No. 19 Cincinnati at No. 11 Central Florida
8 P.M., ORLANDO, FLA.
Favorite: Central Florida by 7
Records: Cincinnati 9-1, 5-1 American Athletic Conference East; Central Florida 9-0, 6-0 AAC East
Series: Central Florida leads 2-1
Last meeting: Central Florida won 51-23 last season in Cincinnati
The surprising and fast ascent of Cincinnati in its second season under coach Luke Fickell reaches another summit on Saturday at Central Florida. ESPN will set up shop with College GameDay outside Spectrum Stadium in the morning. Millions will watch that night with ABC selecting the game for its primetime telecast.
And Jim Tressel may be watching, too.
Fickell is a Columbus native who spent one season as Ohio State coach in 2011 after serving on Tressel’s staff for nine years, and before serving on Urban Meyer’s for another five. Fickell understands that upsetting the Knights won’t happen if he is unable to keep his team focused. And if he didn’t know that, Tressel texted this week to help him stay on message.
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“It hasn’t changed,” Fickell said, laughing at his memories of Tressel. “It’s relentless defense, opportunistic offense and superior special teams; the things that he always would have said. ‘Hey, don’t change what it is that you always do.’
“Just a reminder.”
And it’s a message he has been relaying to his team. After going 4-8 in Fickell’s first season, the Bearcats have a shot at winning the AAC East and advancing to the league championship game, but they need to beat the Knights and get some help. Cincinnati lost to Temple in overtime on Oct. 20, and the Owls also stand at 5-1 in league play.
One of the main reasons for the Bearcats’ turnaround has been their defensive line, which features three seniors: end Kimoni Fitz, tackle Cortez Broughton and nose guard Marquise Copeland. At the other end is sophomore Michael Pitts, backed up by another sophomore, Ethan Tucky of Delaware. The game could turn on the line’s ability to pressure Central Florida quarterback McKenzie Milton.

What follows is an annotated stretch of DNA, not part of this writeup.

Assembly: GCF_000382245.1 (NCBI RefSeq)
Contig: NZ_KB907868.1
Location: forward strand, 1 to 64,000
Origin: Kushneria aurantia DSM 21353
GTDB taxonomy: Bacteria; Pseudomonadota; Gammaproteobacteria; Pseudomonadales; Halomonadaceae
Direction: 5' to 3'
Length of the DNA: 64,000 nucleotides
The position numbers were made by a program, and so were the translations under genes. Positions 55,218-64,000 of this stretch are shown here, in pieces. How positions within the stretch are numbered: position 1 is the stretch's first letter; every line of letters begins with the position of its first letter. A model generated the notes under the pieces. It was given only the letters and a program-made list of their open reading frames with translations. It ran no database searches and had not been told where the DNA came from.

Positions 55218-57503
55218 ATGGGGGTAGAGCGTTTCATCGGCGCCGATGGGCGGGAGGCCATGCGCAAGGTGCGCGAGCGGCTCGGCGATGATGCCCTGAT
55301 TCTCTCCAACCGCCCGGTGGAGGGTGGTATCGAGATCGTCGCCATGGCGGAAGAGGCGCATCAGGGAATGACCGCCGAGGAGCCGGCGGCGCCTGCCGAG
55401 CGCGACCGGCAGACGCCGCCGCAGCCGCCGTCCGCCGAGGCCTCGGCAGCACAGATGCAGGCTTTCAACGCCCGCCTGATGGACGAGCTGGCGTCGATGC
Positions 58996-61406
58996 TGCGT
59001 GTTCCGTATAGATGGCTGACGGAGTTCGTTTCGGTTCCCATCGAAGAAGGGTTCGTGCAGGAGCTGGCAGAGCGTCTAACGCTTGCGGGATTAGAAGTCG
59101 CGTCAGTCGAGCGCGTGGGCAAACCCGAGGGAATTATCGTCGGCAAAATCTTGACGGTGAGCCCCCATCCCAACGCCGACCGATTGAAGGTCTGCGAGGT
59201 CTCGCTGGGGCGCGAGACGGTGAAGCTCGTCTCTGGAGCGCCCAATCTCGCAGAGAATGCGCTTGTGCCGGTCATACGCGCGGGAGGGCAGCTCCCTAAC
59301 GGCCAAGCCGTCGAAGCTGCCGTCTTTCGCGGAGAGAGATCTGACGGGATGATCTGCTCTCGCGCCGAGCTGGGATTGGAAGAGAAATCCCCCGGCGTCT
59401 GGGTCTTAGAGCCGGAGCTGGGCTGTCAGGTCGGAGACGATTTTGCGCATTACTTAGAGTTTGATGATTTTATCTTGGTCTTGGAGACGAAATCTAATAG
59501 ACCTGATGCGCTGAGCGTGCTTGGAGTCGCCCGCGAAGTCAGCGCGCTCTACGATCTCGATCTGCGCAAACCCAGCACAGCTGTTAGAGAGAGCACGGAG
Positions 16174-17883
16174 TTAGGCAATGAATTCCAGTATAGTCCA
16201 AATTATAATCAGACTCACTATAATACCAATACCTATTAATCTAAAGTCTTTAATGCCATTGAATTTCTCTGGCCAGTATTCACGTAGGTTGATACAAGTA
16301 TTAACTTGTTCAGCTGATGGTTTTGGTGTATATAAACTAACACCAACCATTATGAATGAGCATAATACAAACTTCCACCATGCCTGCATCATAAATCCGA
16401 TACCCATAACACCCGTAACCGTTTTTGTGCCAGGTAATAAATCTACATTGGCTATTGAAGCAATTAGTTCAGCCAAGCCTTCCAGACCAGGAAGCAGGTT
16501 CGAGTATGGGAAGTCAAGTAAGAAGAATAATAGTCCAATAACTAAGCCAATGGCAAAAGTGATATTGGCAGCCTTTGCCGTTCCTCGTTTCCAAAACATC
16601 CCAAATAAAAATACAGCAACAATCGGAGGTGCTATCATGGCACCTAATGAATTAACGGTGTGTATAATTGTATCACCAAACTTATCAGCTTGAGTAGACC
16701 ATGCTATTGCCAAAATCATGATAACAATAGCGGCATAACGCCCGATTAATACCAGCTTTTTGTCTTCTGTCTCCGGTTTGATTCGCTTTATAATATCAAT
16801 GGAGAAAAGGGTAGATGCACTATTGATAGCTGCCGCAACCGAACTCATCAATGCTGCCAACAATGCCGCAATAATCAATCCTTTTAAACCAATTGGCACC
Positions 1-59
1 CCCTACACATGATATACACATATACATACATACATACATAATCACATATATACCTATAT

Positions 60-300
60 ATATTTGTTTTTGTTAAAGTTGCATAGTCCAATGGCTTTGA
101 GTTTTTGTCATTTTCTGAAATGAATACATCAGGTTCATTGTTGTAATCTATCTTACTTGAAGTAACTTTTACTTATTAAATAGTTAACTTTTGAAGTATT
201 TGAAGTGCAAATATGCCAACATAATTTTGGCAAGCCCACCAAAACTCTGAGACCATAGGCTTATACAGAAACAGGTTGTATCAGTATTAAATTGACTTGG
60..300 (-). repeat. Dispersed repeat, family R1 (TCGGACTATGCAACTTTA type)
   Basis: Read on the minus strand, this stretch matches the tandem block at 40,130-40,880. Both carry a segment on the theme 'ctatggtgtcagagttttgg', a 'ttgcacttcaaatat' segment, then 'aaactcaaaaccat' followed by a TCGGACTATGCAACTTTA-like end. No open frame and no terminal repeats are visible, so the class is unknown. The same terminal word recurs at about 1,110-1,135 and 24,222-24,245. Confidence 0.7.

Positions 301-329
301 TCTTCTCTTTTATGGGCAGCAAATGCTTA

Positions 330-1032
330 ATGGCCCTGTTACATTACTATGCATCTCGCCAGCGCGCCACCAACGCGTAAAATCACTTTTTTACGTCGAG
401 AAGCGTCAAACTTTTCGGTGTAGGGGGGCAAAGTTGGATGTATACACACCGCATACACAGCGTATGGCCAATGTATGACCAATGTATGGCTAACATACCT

“They’re playing like their coaches embody,” coach Josh Heupel said of UC. “They make you earn it on the defensive side of the football.”
Broughton, who has made 37 consecutive starts, has 43 tackles this season. That includes 5½ sacks and — just as important in Fickell’s mind, considering the speed of the Knights offense — he has broken up nine passes.
“A batted-down ball is almost as good as a sack, and McKenzie Milton doesn’t take a whole lot of sacks,” Fickell said. “You can't get frustrated because the ball is coming out in 1.6 seconds or 2.2 seconds (after the snap). It’s still about pressure, about the things you need to do up front to make it tougher on him to get his job done.”
Milton completes 60.2 percent of his attempts and averages 288.6 passing yards per game. But the Knights are hardly one-dimensional, also averaging 271.4 yards rushing. Greg McCrae (673 yards) and Adrian Killins (546) are above 500 yards for the season with four touchdown runs each. Milton has eight TD runs himself to complement his 21 TD passes.
But if the knock on the Knights — who have been unable to crack the top 10 in the College Football Playoff rankings this season despite 22 straight wins — has been a soft schedule, then those offensive numbers may mean less against the Bearcats, who are sixth nationally in total defense.
“Up front, they’re active,” Milton said. “That’s probably the best part of their defense.”
Randolph-Macon at John Carroll
NOON, UNIVERSITY HEIGHTS
Three of the 32 teams in the Division III playoffs are from Ohio. The Blue Streaks (9-1) return after a one-year absence and riding a seven-game winning streak. They also are tough at home, going 5-0, including three shutouts. Randolph-Macon (8-2) has outscored opponents 203-140.
Denison at Mount Union
The Big Red (8-2) is back in the Division III playoffs for the first time since 1985, but the team picks up where it left off, playing Mount Union. That time, the Purple Raiders won 35-3. This time, Mount Union enters as the top seed at 10-0 and on a 25-game winning streak.